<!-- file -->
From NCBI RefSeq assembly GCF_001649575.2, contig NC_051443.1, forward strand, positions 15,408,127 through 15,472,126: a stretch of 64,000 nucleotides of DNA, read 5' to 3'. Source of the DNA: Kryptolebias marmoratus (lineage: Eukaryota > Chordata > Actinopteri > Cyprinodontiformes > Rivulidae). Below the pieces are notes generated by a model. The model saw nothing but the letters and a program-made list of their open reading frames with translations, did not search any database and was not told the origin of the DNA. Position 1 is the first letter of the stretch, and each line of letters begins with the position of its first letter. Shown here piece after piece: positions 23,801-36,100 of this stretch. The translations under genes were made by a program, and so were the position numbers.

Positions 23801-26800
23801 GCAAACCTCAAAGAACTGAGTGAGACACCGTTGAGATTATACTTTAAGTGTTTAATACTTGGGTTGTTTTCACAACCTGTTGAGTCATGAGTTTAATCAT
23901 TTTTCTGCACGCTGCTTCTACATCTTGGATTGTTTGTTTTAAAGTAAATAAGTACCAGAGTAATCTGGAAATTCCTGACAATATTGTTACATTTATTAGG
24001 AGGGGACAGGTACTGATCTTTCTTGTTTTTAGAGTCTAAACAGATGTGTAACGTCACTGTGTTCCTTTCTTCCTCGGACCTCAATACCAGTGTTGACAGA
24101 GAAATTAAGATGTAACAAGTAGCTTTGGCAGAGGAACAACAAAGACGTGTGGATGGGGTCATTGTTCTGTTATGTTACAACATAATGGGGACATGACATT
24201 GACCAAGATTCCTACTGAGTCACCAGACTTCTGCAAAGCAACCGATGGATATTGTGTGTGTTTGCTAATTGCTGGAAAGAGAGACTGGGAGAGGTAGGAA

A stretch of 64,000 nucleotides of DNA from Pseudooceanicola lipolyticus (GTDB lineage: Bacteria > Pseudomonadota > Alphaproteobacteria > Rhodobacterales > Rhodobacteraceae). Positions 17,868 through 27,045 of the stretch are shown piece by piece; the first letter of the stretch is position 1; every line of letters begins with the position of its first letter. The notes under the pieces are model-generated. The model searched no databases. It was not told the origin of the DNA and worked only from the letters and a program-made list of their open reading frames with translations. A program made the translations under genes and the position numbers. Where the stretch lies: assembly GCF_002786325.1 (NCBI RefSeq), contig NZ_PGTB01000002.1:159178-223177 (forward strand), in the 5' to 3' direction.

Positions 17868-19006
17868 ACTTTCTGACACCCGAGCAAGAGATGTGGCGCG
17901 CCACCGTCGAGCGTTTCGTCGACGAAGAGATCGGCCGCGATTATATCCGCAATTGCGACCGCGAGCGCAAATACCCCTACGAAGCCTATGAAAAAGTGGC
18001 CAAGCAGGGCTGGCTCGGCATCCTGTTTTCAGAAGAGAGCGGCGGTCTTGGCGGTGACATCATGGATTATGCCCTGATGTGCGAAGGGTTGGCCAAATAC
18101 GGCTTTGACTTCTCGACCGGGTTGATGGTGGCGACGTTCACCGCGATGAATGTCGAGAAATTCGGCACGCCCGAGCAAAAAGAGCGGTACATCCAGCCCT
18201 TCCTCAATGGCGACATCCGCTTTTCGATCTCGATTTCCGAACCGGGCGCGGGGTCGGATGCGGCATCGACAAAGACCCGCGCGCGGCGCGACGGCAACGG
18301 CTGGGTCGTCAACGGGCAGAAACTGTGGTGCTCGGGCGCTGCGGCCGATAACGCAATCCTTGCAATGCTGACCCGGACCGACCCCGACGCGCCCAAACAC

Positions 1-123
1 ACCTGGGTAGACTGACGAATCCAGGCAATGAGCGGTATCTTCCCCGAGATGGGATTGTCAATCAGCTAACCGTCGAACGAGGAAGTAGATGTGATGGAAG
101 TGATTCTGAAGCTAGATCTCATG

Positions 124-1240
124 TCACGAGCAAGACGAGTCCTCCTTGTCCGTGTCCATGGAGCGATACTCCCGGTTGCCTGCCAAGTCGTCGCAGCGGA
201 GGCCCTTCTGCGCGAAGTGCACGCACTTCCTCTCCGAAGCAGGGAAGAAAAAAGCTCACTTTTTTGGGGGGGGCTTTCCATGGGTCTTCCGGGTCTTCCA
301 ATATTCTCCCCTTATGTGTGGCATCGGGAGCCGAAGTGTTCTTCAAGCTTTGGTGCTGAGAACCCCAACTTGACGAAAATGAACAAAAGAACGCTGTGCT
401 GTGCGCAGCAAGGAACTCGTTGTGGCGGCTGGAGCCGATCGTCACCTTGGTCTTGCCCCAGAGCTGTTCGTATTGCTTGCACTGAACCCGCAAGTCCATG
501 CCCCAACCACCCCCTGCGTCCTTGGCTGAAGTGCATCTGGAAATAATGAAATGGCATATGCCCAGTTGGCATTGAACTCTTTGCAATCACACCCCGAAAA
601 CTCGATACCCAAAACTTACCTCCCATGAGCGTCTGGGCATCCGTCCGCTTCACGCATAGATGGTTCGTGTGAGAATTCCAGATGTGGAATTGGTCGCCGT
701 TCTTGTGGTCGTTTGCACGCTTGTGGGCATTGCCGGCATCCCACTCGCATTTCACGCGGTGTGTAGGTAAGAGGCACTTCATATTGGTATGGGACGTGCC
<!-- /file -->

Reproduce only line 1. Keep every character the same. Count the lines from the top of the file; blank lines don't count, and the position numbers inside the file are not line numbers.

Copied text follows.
From NCBI RefSeq assembly GCF_001649575.2, contig NC_051443.1, forward strand, positions 15,408,127 through 15,472,126: a stretch of 64,000 nucleotides of DNA, read 5' to 3'. Source of the DNA: Kryptolebias marmoratus (lineage: Eukaryota > Chordata > Actinopteri > Cyprinodontiformes > Rivulidae). Below the pieces are notes generated by a model. The model saw nothing but the letters and a program-made list of their open reading frames with translations, did not search any database and was not told the origin of the DNA. Position 1 is the first letter of the stretch, and each line of letters begins with the position of its first letter. Shown here piece after piece: positions 23,801-36,100 of this stretch. The translations under genes were made by a program, and so were the position numbers.